Resource Library

Sun Outages

Each year, satellite downlink locations in the Northern Hemisphere experience sun transit outages during a three-and-a-half week period prior to the Spring Equinox and following the Fall Equinox. This phenomenon affects all geostationary satellites, and while it cannot be prevented, we can accurately predict when sun outages will happen.

Sun transit outage, or sun fade, occurs when the sun aligns directly above a satellite in orbit and a downlink antenna. The radiation from the sun interferes with the downlink signal from the satellite. During this period, you may hear increased noise in your network audio signal, or may lose audio altogether. Sun transit outages have very little effect when the cycle begins, steadily increasing in intensity until a peak date, and then gradually decreasing in intensity before ending. The start and end dates of the sun fade cycle for your geographic location determines the severity of a sun fade event on any given day.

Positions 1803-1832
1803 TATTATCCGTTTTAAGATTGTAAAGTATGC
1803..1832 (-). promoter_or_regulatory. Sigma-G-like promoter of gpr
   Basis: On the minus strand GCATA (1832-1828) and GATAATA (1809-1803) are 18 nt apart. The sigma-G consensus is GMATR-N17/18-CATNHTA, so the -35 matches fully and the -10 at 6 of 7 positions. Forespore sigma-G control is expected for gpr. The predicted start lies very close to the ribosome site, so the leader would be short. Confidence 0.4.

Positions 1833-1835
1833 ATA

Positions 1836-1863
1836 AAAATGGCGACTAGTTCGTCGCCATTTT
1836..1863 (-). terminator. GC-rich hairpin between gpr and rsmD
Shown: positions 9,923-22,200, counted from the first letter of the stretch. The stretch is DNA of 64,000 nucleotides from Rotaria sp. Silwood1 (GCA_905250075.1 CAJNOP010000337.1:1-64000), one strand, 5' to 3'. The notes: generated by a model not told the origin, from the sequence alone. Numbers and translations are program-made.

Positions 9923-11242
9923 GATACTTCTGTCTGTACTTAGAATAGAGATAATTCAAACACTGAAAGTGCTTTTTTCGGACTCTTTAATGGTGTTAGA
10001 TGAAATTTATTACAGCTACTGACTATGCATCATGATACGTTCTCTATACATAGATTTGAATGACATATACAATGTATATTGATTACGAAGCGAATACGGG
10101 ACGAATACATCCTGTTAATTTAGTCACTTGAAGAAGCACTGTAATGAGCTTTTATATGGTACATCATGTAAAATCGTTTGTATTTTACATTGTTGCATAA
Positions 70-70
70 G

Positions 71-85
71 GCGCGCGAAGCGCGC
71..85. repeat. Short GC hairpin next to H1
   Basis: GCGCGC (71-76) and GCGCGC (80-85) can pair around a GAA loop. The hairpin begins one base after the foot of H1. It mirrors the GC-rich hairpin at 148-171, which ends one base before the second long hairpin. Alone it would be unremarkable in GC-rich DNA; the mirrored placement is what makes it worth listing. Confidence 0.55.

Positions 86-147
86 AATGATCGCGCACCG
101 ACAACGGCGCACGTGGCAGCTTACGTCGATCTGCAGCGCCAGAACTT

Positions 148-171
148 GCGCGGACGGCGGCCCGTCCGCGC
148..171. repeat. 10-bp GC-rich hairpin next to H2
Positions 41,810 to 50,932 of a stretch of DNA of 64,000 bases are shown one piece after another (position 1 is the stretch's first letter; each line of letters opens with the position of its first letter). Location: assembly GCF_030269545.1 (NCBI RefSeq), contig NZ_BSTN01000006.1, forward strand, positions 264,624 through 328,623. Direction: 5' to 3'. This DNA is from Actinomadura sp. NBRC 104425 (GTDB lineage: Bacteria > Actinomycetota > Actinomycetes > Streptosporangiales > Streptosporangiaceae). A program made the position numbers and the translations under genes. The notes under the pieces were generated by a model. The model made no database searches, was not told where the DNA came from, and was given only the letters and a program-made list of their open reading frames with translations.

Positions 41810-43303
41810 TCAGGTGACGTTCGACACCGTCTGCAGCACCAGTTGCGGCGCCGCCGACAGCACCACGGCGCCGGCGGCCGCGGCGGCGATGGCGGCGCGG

SES WorldSkies has created an application to help you determine the Solar Transit Outage Predictions for your area. The program shows outage dates and times for representative cities throughout the United States. If you do not see your city listed, interpolate between areas to get your sun outage times and dates. If you are west of the listed location, the outage time will be earlier. If you are south of a listed location, the date will be later. In any case, the outage is limited to a half-hour maximum window each day.

Sun outages are predictable, so it is important to be prepared. You should familiarize yourself with the affected dates and times in your area, and have alternate programming ready. Remember, sun transit affects all geostationary satellites. Outage times will vary based on location, date, and the characteristics of your downlink antenna.

If you have any questions about sun transit outage, please call our Technical Services at (914) 908-3210.